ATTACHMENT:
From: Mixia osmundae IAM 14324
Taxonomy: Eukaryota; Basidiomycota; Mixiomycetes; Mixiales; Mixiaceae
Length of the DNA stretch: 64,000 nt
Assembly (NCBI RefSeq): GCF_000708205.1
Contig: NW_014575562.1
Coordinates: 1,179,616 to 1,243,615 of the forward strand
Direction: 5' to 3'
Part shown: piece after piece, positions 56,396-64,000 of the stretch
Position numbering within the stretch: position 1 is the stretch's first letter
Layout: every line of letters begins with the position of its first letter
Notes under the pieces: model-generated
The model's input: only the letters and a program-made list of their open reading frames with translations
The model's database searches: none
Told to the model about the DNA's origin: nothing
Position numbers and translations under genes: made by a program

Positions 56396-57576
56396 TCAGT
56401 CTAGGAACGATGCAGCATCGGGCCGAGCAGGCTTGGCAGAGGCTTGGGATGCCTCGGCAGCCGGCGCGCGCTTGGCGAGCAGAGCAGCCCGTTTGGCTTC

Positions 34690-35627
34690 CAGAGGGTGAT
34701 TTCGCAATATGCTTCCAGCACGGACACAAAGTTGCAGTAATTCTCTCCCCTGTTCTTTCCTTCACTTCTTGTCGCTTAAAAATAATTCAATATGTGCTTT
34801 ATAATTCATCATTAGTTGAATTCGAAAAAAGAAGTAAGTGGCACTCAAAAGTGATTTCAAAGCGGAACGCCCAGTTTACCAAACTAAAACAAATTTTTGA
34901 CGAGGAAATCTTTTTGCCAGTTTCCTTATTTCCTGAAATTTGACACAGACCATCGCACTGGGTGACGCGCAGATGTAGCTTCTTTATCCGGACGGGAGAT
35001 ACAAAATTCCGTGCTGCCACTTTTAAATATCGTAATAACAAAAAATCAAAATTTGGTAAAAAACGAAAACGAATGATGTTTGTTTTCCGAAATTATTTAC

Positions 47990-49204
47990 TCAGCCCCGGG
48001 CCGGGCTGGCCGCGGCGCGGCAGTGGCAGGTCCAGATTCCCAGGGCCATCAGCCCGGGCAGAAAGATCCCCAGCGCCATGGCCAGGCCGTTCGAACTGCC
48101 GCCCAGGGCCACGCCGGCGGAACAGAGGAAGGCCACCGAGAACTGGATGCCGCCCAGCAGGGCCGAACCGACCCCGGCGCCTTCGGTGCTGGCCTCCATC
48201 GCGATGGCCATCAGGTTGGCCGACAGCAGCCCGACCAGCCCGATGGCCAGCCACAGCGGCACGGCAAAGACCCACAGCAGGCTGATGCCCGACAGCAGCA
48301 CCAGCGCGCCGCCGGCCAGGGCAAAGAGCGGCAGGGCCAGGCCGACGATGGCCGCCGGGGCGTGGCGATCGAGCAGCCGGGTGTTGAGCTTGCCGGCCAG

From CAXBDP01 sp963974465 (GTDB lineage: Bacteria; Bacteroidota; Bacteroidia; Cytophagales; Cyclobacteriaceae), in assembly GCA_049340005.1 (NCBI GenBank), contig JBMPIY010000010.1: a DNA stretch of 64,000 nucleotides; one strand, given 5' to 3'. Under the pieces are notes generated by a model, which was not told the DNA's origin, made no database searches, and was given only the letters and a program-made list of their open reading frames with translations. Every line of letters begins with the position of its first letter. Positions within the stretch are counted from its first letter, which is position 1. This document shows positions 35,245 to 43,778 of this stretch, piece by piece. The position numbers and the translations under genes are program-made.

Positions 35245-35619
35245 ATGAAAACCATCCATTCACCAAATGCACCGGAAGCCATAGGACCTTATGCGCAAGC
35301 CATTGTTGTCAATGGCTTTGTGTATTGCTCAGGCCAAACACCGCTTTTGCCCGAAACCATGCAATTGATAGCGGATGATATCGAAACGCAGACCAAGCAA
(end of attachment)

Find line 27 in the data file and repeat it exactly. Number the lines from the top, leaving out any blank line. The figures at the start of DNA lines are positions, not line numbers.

48001 CCGGGCTGGCCGCGGCGCGGCAGTGGCAGGTCCAGATTCCCAGGGCCATCAGCCCGGGCAGAAAGATCCCCAGCGCCATGGCCAGGCCGTTCGAACTGCC